الاثنين، 24 أغسطس 2015

ScienceDaily: Top News

ScienceDaily: Top News


Magnetic stimulation effective in reducing bed-wetting

Posted: 23 Aug 2015 06:53 PM PDT

Bedwetting, or nocturnal enuresis, causes distress in children and young adults, as well as for their parents or caregivers. The causes are not fully understood and there may be both physiological and psychological components to the condition. Researchers now report that repetitive sacral root magnetic stimulation can reduce the frequency of nighttime bed-wetting and improve quality-of-life for sufferers.

Same-sex couples face more obstacles to infertility treatment

Posted: 23 Aug 2015 06:18 AM PDT

Same-sex couples encounter more obstacles to treatment for infertility than opposite-sex couples, suggests a new study.

How nations' policies affect mothers' ability to balance work-family life

Posted: 23 Aug 2015 06:18 AM PDT

When it comes to supporting working mothers, the United States' work-family welfare policies leave much to be desired, according to a comparative study of working mothers in multiple countries.

US has 5 percent of world's population, but had 31 percent of its public mass shooters from 1966-2012

Posted: 23 Aug 2015 06:18 AM PDT

Despite having only about 5 percent of the world's population, the United States was the attack site for a disproportionate 31 percent of public mass shooters globally from 1966-2012, according to new research.

People's spiritual awareness varies throughout the day

Posted: 23 Aug 2015 06:18 AM PDT

People who report having spiritual awareness have it vary throughout the day, rather than being constant, according to a new study.

Polygamy and alcohol linked to physical abuse in African marriages

Posted: 23 Aug 2015 06:18 AM PDT

African women in polygamous marriages or with alcoholic husbands have a significantly higher risk of being physically abused by their husbands than women in monogamous marriages or women whose husbands don't abuse alcohol, new research shows.

Want a better relationship and a better sex life?

Posted: 23 Aug 2015 06:18 AM PDT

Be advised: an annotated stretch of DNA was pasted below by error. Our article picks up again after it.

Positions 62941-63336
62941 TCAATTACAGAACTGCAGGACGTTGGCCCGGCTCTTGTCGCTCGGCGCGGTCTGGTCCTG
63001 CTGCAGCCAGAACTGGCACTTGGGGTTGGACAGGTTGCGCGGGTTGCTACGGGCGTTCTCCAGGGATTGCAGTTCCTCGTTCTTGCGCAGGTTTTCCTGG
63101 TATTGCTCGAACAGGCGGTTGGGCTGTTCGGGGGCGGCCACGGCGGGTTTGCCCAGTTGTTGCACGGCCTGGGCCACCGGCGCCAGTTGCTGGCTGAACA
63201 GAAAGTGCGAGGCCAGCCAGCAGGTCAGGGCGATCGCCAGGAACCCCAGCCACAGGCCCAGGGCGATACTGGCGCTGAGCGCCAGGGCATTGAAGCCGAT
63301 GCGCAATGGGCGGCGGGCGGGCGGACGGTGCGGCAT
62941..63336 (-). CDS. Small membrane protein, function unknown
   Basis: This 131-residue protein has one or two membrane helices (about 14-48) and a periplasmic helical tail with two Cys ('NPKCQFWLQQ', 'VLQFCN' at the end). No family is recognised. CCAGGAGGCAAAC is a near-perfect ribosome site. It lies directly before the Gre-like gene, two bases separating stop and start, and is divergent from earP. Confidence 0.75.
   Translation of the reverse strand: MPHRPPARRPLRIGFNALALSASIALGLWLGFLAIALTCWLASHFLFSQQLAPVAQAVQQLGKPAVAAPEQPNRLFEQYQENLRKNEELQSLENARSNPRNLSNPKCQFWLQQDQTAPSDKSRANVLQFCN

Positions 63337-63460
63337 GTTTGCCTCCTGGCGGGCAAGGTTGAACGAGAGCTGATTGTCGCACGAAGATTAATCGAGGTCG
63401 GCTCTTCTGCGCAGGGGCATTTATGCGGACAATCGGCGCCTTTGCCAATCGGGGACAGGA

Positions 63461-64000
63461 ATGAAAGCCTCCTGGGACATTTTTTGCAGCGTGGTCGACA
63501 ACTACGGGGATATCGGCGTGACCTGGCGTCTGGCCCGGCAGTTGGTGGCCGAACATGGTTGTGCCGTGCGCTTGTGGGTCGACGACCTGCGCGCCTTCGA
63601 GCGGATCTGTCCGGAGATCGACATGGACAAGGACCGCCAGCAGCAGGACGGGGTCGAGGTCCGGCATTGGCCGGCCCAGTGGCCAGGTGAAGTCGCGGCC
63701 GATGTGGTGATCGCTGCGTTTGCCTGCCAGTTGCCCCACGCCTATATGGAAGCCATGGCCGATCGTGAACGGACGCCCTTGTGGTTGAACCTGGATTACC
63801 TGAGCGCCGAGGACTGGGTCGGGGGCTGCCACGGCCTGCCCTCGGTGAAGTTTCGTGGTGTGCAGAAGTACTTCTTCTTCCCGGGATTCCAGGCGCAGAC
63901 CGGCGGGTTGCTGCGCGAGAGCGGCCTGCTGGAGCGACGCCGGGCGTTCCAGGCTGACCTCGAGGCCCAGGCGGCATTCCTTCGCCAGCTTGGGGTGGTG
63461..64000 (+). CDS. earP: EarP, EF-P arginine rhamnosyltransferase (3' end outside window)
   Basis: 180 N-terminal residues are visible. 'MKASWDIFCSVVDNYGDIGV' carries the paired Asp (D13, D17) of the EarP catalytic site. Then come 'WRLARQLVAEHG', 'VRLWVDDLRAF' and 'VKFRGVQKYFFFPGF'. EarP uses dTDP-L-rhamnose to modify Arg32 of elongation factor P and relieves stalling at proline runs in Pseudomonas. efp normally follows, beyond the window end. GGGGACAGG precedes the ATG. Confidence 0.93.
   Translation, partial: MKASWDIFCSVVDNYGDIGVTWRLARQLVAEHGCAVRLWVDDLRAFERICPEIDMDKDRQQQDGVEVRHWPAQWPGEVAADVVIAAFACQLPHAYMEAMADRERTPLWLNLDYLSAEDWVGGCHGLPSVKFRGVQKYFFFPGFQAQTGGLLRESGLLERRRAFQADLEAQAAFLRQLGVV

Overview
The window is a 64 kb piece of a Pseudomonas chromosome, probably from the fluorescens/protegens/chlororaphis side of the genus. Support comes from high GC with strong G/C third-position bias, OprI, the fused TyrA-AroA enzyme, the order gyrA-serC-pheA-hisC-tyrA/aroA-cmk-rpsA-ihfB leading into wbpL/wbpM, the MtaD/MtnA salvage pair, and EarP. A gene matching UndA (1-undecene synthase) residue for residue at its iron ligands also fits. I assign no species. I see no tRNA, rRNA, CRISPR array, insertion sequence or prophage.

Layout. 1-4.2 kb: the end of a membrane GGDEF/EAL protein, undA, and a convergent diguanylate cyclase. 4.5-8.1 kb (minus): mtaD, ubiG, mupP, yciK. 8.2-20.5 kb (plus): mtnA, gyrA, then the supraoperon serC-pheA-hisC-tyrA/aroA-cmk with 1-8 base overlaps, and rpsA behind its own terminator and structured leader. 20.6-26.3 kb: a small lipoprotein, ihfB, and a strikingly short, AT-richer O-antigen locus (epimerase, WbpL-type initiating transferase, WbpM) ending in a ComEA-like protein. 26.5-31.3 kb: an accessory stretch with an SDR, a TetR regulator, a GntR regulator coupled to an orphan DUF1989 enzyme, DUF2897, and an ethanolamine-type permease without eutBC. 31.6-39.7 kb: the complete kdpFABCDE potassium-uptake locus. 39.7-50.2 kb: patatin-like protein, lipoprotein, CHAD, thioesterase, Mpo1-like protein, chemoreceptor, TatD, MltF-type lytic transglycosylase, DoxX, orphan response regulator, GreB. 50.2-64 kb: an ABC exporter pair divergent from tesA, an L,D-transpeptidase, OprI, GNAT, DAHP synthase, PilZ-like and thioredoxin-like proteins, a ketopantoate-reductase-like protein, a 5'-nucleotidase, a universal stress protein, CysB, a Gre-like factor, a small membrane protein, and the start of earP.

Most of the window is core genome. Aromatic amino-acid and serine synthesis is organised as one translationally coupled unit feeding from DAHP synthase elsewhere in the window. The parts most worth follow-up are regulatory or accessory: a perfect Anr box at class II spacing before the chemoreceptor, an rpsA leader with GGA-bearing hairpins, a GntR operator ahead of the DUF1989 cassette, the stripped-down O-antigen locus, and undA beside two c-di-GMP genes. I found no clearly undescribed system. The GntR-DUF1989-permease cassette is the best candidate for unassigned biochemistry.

If men take up more of the child-care duties, splitting them equally with their female partners, heterosexual couples have more satisfaction with their relationships and their sex lives, according to new research.

Self-healing landscape: Landslides after earthquake

Posted: 22 Aug 2015 12:49 PM PDT

In mountainous regions earthquakes often cause strong landslides, which can be exacerbated by heavy rain. However, after an initial increase, the frequency of these mass wasting events, often enormous and dangerous,  declines, in fact independently of meteorological events and aftershocks. Even after strong earthquake the activity of landslides returns back over the course of one to four years to the background level before the earthquake.

Local food movement rooted in relationships and values

Posted: 22 Aug 2015 12:49 PM PDT

According to a new study, people are shopping farmers markets and joining food coops at record numbers because they enjoy knowing who grows their food. These so-called 'locavores' are also driven to eat locally grown produce and meat because their commitment to do so makes them feel a part of something greater than themselves -- a community that shares their passion for a healthy lifestyle and a sustainable environment.

Unmarried women: Politically cohesive, more concerned about women's status

Posted: 22 Aug 2015 12:49 PM PDT

Why do unmarried women tend to be more liberal and Democratic than their married counterparts? A key reason is because unmarried women -- those who have never been married and those who are divorced -- are more concerned about the status of women as a collective group, suggests a new study.

Women more likely than men to initiate divorces, but not non-marital breakups

Posted: 22 Aug 2015 12:49 PM PDT

Women are more likely than men to initiate divorces, but women and men are just as likely to end non-marital relationships, according to a new study.

Veterans live in more diverse neighborhoods than their civilian counterparts of same race

Posted: 22 Aug 2015 12:48 PM PDT

When members of the US military leave the service, they tend to settle in neighborhoods with greater overall diversity than their civilian counterparts of the same race, according to a new study.

TV's subliminal influence on women's perception of pregnancy and birth

Posted: 22 Aug 2015 12:48 PM PDT

In an era where popular culture is increasingly recognized for its impact on lay understanding of health and medicine, few scholars have looked at television's powerful role in the creation of patient expectations, especially regarding pregnancy and birth.

Worming our way to a new understanding of behavior

Posted: 21 Aug 2015 11:18 AM PDT

The wriggling and writhing of worms may hold clues to the inner workings of our brains, according to scientists who have developed a pioneering tool to analyze a worm's posture as it wriggles, and will use the tool to investigate how exactly the worm's brain controls its movements.

Program to reduce work-family conflict pays for itself

Posted: 21 Aug 2015 08:11 AM PDT

An effective program to reduce work-family conflict leads to reduced turnover and other cost savings for employers, reports a new study. At an estimated cost of $690 per employee, the program yielded savings of $1,850 per employee (in 2011 dollars). The program had a positive ROI of 1.68 -- for every dollar spent on STAR, average organizational costs fell by $1.68.